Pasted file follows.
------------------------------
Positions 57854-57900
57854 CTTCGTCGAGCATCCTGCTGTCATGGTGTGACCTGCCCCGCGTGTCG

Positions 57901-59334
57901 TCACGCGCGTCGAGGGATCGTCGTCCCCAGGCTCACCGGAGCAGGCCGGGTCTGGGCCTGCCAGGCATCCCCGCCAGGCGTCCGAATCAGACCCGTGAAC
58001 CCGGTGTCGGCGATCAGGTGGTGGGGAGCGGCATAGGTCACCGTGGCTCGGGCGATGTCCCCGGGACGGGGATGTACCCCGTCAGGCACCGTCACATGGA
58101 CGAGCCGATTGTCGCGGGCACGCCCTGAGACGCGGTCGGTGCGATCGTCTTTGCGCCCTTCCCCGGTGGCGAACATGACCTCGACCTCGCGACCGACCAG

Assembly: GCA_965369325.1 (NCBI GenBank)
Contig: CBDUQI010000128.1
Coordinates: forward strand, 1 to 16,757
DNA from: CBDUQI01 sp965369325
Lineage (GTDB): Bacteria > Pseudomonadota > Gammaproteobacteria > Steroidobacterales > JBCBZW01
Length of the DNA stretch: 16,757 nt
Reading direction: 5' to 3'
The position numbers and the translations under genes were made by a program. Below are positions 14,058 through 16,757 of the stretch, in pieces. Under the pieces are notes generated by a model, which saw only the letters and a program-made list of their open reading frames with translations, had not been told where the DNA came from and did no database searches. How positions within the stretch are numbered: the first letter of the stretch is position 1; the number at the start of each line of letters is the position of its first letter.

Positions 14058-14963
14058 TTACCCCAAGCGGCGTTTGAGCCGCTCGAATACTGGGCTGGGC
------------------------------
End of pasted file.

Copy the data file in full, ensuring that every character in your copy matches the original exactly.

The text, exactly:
Positions 57854-57900
57854 CTTCGTCGAGCATCCTGCTGTCATGGTGTGACCTGCCCCGCGTGTCG

Positions 57901-59334
57901 TCACGCGCGTCGAGGGATCGTCGTCCCCAGGCTCACCGGAGCAGGCCGGGTCTGGGCCTGCCAGGCATCCCCGCCAGGCGTCCGAATCAGACCCGTGAAC
58001 CCGGTGTCGGCGATCAGGTGGTGGGGAGCGGCATAGGTCACCGTGGCTCGGGCGATGTCCCCGGGACGGGGATGTACCCCGTCAGGCACCGTCACATGGA
58101 CGAGCCGATTGTCGCGGGCACGCCCTGAGACGCGGTCGGTGCGATCGTCTTTGCGCCCTTCCCCGGTGGCGAACATGACCTCGACCTCGCGACCGACCAG

Assembly: GCA_965369325.1 (NCBI GenBank)
Contig: CBDUQI010000128.1
Coordinates: forward strand, 1 to 16,757
DNA from: CBDUQI01 sp965369325
Lineage (GTDB): Bacteria > Pseudomonadota > Gammaproteobacteria > Steroidobacterales > JBCBZW01
Length of the DNA stretch: 16,757 nt
Reading direction: 5' to 3'
The position numbers and the translations under genes were made by a program. Below are positions 14,058 through 16,757 of the stretch, in pieces. Under the pieces are notes generated by a model, which saw only the letters and a program-made list of their open reading frames with translations, had not been told where the DNA came from and did no database searches. How positions within the stretch are numbered: the first letter of the stretch is position 1; the number at the start of each line of letters is the position of its first letter.

Positions 14058-14963
14058 TTACCCCAAGCGGCGTTTGAGCCGCTCGAATACTGGGCTGGGC